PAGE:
Every fall, parents of prospective Kindergarten entrants, especially those whose children have birthdays close to the Kindergarten entry cutoff date, or have boys (who are typically perceived to mature slower than girls), struggle with the decision about whether to hold their child back for another year or let them start school as soon as they become eligible.
In recent years, more and more parents are choosing to hold their child back from Kindergarten for a year, a practice often called ‘academic redshirting’.
The debate around school entry age originated earlier in the 1970s as states started raising their minimum entrance age for kindergarten in response to the growing emphasis on accountability, school readiness, and academic standards. These policy changes continue even today. The most recent change took place in California, where the date by which a child has to be 5 years old to become eligible for Kindergarten moved by one month every year starting in 2011, from December 2nd that year to September 2nd in 2014.
At what age children should start school is controversial because there are reasonable arguments supporting both on-time and delayed school entry. Supporters of delayed school entry argue that it will provide children an extra year of out-of-school time for additional family nurturing and biological maturation. However, opponents argue that schools can provide a nurturing environment to promote children’s development and learning, particularly for children in less advantaged homes where financial and non-monetary resources to support an additional year of child care (and hence additional nurturing) are relatively sparse. In addition, a child’s age relative to his or her classmates might also be important for their learning and development, and not surprisingly, there are arguments in favor of being the youngest and oldest in the class. Therefore, the question remains an empirical one.
So, what does research tell us about the short- and long-term effects of on-time versus delayed entry? A large body of research, including our own work has examined how school entry age affects children’s academic achievement in school. A consistent finding in this literature is that delayed school entry gives a big boost to achievement early on in school, which is not surprising, but that this initial advantage generally disappears by the end of elementary school. There is less research about how school entry age affects children’s non-cognitive or “soft” skills, which includes things like motivation, self-control, and social-behavioral skills such as peer relations, interpersonal skills, externalizing and internalizing problem behaviors. In fact, one might expect that entry age might affect achievement through its impact first on non-cognitive skills. Indeed, teachers place more emphasis on behavior readiness at the time of school entry relative to academic skills.
In a recent paper, we examined how school entry age affected children’s non-cognitive skills in a national longitudinal sample of U.S. Kindergarteners who were followed till 8th grade. We found that similar to the findings for academic achievement, school entry age had a positive effect on children’s non-cognitive skills during elementary school, but these effects largely disappeared by the end of middle school. A relatively smaller body of research has examined longer-term effects of school entry age on labor market outcomes in adulthood but has generally found no effects. Regarding the issue of whether delaying is more beneficial for boys versus girls, there is no consistent evidence to suggest one way or another.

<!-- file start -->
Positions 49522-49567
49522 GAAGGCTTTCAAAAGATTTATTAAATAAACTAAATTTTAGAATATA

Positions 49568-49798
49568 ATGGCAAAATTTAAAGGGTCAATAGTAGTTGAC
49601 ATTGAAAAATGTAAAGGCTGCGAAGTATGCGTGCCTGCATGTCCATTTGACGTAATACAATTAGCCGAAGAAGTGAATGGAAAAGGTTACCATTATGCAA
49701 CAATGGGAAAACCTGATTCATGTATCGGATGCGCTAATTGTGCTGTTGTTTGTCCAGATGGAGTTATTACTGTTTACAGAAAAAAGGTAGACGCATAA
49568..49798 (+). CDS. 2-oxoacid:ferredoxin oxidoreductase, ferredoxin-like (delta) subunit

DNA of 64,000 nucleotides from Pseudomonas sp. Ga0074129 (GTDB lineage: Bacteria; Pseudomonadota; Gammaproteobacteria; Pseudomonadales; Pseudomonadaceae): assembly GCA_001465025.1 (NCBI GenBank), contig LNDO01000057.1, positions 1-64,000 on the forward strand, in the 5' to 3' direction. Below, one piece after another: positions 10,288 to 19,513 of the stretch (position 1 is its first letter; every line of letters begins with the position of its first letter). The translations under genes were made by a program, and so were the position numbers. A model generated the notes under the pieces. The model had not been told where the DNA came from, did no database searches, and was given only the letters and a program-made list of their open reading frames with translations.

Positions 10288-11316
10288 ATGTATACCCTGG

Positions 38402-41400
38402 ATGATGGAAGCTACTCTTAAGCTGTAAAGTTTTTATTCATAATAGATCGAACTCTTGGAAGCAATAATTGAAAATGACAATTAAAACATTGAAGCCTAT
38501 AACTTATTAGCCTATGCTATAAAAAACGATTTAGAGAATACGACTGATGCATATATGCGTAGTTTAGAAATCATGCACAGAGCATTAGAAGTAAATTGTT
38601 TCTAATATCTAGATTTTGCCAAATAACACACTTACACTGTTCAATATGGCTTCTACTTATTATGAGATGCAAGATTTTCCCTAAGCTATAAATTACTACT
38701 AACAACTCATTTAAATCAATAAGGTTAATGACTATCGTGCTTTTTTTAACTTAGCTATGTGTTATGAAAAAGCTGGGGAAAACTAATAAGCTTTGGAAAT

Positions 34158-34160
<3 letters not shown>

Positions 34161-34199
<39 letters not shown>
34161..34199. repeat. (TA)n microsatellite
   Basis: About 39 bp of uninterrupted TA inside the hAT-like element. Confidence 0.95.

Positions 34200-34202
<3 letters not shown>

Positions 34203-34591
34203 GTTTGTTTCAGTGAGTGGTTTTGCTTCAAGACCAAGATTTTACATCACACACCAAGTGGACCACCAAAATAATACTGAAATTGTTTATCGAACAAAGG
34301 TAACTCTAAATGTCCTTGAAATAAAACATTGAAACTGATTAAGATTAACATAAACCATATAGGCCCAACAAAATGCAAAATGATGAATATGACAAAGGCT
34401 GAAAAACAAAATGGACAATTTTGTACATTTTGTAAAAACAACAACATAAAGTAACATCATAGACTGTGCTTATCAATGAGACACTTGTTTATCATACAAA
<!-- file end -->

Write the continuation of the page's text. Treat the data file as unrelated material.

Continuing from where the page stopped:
Given that any beneficial effects of delaying school entry age are largely limited to the early school years, what does this mean for parents, educators and policy-makers? Some parents may still want to delay their child’s school entry due to this advantage in the early years. In fact, some research shows that early success in school is a strong predictor of later outcomes such as test scores in later grades, educational attainment and labor market outcomes. Moreover, in some school settings where children are “tracked” based on their academic achievement in the early grades, parents may have an incentive to delay their child’s entry. However, delaying school entry does not come without costs. These costs may be in the form of additional child care costs for the extra year out of school, especially for those considering public school education. Children from disadvantaged families who may not have access to high-quality child care could fare even worse from delaying school entry. Studies have also found that delaying school entry may lead to fewer years of schooling eventually because many students choose to drop out of school as soon as they cross the compulsory education age threshold.
So overall, this suggests that there are several tradeoffs to consider when deciding whether delaying school entry is the best option. Given that the benefits and costs may vary across families and that the effects on cognitive and non-cognitive outcomes are short lived, the case for blanket policies that raise school entry age for all by moving cut off dates earlier becomes much weaker. Instead, policies focused on the design and implementation of developmentally appropriate curriculum in preschool and early grades that address the varying developmental stages of young children are a better bet.